sed -i '1s/^/<catalog> /' bigger.xml
 sed -i -e '$a</catalog>' bigger.xml

4) Let's verify using tail and head

  head -10 bigger.xml
  tail -10 bigger.xml

I can see the <catalog>  at start and </catalog> at end. Hurray....

java read huge xml file and convert to csv

SAX parser uses event handler org.xml.sax.helpers.DefaultHandler to efficiently parse and handle the intermediate results of an XML file.  

It provides the following three important methods on each event where we can write custom logic to take specific action at each events:
  • startDocument() and endDocument() – Method called at the start and end of an XML document. 
  • startElement() and endElement() – Method called at the start and end of a document element.  
  • characters() – Method called with the text contents in between the start and end tags of an XML document element.
We will be using this class to read a HUGE xml file (6.58GB, it should support any size without any problem) efficiently and convert and write to CSV file.

I am going to use my existing code from my old blog xml-parsing-using-saxparser and updating it for this purpose. The final code is available on github project java-read-big-xml-to-csv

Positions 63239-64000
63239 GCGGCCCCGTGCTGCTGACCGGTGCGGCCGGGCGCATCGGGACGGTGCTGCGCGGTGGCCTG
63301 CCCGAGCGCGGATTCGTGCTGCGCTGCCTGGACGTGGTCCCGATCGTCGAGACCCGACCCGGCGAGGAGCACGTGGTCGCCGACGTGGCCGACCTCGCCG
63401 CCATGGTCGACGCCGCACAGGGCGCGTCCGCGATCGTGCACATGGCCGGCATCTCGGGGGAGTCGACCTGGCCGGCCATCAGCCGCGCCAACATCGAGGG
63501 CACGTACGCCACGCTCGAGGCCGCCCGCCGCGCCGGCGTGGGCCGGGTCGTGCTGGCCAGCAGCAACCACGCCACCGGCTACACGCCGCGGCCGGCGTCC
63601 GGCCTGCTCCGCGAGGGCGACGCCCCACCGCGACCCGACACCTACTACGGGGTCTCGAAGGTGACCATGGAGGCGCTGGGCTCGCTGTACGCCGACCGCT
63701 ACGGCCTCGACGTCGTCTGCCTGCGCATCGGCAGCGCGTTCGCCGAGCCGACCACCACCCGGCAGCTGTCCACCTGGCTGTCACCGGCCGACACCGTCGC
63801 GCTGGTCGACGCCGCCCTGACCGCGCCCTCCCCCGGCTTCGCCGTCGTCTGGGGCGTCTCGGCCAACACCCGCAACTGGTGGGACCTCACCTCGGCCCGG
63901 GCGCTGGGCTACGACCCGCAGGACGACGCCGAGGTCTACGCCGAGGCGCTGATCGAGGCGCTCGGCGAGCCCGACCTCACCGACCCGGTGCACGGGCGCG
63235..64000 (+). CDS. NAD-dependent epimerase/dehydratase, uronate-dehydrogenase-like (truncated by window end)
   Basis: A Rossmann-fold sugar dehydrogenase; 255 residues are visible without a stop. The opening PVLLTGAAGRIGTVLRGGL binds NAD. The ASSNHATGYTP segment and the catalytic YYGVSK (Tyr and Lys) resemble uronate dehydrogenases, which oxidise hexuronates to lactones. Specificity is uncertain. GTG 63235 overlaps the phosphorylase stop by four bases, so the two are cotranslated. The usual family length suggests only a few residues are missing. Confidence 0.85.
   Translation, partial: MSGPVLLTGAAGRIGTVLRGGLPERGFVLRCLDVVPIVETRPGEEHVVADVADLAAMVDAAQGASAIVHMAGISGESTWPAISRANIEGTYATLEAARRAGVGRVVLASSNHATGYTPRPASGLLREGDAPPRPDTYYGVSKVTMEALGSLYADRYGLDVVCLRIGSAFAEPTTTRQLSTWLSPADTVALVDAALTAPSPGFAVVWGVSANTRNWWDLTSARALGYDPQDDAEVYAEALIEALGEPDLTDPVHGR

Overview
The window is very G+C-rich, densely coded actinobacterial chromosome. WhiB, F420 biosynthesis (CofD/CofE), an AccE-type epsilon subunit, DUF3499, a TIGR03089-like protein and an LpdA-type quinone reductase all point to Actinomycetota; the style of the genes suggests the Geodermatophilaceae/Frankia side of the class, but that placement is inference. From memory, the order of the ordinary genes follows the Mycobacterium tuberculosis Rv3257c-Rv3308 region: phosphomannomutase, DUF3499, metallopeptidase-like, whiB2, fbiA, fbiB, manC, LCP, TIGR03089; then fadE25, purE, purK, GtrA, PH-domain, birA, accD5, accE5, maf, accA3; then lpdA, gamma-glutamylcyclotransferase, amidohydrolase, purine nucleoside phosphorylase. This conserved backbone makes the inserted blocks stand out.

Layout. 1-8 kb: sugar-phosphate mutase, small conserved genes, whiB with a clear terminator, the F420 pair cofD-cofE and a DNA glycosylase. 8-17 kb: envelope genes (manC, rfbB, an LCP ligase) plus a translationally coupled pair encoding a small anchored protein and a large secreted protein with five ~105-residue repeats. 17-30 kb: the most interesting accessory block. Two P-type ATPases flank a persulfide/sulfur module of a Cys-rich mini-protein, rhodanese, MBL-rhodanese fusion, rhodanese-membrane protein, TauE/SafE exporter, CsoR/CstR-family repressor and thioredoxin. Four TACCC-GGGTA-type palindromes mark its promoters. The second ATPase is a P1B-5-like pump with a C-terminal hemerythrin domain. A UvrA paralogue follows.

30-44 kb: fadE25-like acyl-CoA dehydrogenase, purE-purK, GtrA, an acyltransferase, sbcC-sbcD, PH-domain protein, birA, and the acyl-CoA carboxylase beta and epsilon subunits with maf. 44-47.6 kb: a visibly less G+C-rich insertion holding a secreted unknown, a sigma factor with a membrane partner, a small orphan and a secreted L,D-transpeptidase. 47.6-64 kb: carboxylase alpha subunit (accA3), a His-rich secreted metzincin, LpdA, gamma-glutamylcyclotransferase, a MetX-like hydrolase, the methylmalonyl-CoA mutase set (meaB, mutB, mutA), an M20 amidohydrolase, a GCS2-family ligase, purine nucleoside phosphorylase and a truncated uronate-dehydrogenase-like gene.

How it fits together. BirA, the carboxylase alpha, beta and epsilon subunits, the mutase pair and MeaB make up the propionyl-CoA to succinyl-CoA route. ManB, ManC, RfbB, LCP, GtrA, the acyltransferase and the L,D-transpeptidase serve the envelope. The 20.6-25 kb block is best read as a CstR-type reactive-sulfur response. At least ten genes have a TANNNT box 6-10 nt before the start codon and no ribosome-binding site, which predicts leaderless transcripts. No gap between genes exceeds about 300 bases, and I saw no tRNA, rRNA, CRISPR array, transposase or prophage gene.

Java HUGE XML to CSV - project structure

How to Import/Run:

Its a simple maven project(with no dependencies). You can import it into your IDE or  use command line to compile and run.
If you plan on using Command Line, to compile and create a runnable jar file, go to the root of the project and run mvnw clean package .
Then you can run the executable as following:
java -jar target\xmltocsv-FINAL.jar  C:\folder\input.xml  C:\folder\output.csv

The code:

SaxParseEventHandler class takes the RecordWriter as constructor parameter
public SaxParseEventHandler(RecordWriter<Book> writer) {

We create new book record on startElement event
public void startElement(String s, String s1, String elementName, Attributes attributes) { /* handle start of a new Book tag and attributes of an element */ if (elementName.equalsIgnoreCase("book")) { //start bookTmp = new Book();

and we write the parsed book data to file on endElement() event.
public void endElement(String s, String s1, String element) { if (element.equals("book")) { //end writer.write(bookTmp, counter);

Its a simple wrapper for FileWriter to write content to file. We are currently writing T.toString() to file.
public void write(T t, int n) throws IOException { fw.write(t.toString()); if (n % 10000 == 0) { fw.flush(); } }

Its the main 'launcher' class
SAXParserFactory factory = SAXParserFactory.newInstance(); try (RecordWriter<Book> w = new RecordWriter<>(outputCSV)) { SAXParser parser = factory.newSAXParser(); parser.parse(inputXml, new SaxParseEventHandler(w)); }

Results at 16GB RAM, Core i5, 6MB L3 cache, SSD | Windows Machine
Max RAM usage: 190MB
Time Taken:
For the file big2.xml with size 118MB
- JDK8 - 8-9 sec
- JDK 11 - 6-7 sec
- JDK 14 - 5 sec 

big3.xml with size 6.58GB takes about 2 minutes

Next Steps: create a binary using GraalVM. I will keep posting !!